Buttermilk Pie Recipe

Wipe that smirk off your face, don’t let the word buttermilk fool you! This sweet flavorful delicate custard pie has been compared in taste to crème brulee.

I’ll be honest, this is one Southern great-grandmother who does not like to drink buttermilk. But don’t be fooled by that, you’ll always find buttermilk in my refrigerator. It is a staple ingredient in many recipes for Southern cooks. I am excited to share this delicious old fashioned family recipe for buttermilk pie. I’m sharing this in time for it to become one of your family’s favorite holiday desserts. Make a buttermilk pie for Thanksgiving, you might want to tell your guests that it is called “Thursday Pie”.

Thanksgiving Traditions Continue

My friend, Kaye Loftis, shared this Granville family recipe in Wilson Living Magazine in November 2014. She reminded us that we gather each year on the fourth Thursday in November for the three F’s- feasting, food, and football. Although today’s Thanksgiving celebrations would likely be unrecognizable to those who attended the first harvest meal, there are many similarities. We still gather with family and friends to enjoy a good food, friendship, and give thanks. Kaye and I have fond memories of Thanksgiving with extended families. Interestingly, we both still serve our families the same basic menu that we recall from our grandparents. Thus, validating the claim that family recipes with-stand the test of time.

Generation to Generation Family Recipes

In our community, food was gathering together in good times and bad times, food was family, food was a way to show you cared. We loved to make it, eat it, share it and talk about it. Evidently, this still continues and we are not alone in our love for talking about food. Cooking shows are on primetime television, online streaming, social media, blogs, and websites.

But nothing beats tried and true old-fashioned recipes – handed down generation to generation. A dish with a story that can remind you of someone special or take you back to a childhood memory.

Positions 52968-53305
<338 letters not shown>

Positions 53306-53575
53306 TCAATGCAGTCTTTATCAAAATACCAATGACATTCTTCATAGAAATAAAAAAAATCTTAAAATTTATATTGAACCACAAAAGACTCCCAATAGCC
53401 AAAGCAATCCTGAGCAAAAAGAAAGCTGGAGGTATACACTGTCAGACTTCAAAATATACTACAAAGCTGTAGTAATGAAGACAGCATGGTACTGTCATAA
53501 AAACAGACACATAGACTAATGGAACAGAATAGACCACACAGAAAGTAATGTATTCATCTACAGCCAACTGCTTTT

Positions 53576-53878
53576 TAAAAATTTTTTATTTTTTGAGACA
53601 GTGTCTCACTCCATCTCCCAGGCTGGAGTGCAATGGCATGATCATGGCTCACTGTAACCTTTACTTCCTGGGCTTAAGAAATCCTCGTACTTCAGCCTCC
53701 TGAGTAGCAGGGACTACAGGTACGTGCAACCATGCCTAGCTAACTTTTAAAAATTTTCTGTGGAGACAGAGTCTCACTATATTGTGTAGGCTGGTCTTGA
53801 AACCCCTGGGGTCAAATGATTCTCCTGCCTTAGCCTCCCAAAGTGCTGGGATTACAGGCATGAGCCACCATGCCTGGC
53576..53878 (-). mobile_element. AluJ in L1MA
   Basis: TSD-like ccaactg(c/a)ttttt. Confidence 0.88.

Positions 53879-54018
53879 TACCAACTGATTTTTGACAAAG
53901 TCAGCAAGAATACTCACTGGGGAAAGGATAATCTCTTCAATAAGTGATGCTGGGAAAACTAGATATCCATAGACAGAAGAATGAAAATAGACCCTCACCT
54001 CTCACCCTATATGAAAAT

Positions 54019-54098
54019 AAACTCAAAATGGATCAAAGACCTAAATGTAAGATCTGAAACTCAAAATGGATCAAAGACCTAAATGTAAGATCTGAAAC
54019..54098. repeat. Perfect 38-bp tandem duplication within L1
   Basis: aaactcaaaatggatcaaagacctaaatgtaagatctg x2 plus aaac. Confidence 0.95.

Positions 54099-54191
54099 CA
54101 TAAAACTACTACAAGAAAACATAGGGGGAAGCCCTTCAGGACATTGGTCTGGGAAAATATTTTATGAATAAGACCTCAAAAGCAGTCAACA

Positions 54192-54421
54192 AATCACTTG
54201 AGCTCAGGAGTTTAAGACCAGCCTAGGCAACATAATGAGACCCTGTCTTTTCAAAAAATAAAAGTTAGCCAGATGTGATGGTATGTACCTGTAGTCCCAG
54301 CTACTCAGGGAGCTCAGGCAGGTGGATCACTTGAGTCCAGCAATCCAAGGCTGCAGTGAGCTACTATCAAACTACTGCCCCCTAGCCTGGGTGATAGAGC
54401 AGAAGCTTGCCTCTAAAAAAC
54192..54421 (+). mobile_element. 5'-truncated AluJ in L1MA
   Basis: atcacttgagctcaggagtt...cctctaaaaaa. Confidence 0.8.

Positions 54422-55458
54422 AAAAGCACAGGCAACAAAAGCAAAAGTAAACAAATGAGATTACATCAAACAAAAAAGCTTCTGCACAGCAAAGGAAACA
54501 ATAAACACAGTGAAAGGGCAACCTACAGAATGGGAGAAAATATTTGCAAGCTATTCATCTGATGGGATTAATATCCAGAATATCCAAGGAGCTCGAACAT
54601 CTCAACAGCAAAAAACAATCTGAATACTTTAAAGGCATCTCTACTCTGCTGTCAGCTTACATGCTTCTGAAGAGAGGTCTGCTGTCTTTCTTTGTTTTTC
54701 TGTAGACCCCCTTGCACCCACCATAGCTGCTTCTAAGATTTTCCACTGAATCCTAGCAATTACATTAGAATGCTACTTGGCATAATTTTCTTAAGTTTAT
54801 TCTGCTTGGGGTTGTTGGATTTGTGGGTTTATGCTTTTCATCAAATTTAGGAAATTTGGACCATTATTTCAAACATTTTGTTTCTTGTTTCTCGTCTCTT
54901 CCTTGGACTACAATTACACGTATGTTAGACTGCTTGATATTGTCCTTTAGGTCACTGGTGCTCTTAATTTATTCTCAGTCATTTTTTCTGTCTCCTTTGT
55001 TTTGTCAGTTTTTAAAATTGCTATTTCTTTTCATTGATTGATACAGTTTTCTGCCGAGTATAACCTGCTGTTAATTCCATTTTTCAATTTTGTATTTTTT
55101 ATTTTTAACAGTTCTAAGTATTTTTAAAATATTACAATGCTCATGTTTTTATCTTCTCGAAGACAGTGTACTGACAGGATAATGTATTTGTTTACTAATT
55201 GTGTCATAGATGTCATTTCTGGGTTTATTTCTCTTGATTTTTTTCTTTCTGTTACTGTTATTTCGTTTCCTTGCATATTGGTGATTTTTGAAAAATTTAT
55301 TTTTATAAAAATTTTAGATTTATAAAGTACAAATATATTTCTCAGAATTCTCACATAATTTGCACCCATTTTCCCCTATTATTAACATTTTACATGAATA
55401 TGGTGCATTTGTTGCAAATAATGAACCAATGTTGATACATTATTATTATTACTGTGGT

Not Just Ingredients but Fragments of Wisdom

Families no longer live with or near extended family which makes it impossible to learn to cook by observing the older generation. I am grateful that I had the opportunity to observe and engage in conversation with generations of family cooks. I not only have the recipes with ingredients needed but I have fragments of wisdom learned through observation. The history, the story of the recipe adds a little family history to a holiday meal.

My children have fond memories of Granny’s Bread and Butter Pickles. They say, they have never had any that even come close to measuring up to Granny’s. Wait, there is a story. My daughter says she was scared half to death when sent to the dark cellar to get a jar of pickles. Her love for the pickles gave this little girl the courage to fight through the spider webs to the shelf with the treasured pickles.

My Buttermilk Pie Story

I’ve been told that buttermilk pie originated in England and was brought to the United States by early Southern settlers. Living on a farm, families had an abundance of buttermilk and the other ingredients for the pie were staples found in the home.

I found this in the recipe box of my great aunt, Vallie Williams. In small letters at the bottom of the recipe were “Mrs. Douglas Holleman-Granville". Ann Turner, daughter of Ms. Holleman, recalls her grandmother making buttermilk pie and never used a measuring cup nor a recipe. It is obvious that this is a wonderful example of an oral recipe passed from generation to generation.

Buttermilk Pie Recipe


3 eggs

1 ½ cups sugar

2 Tablespoons flour

½ cup butter, softened

squirt of lemon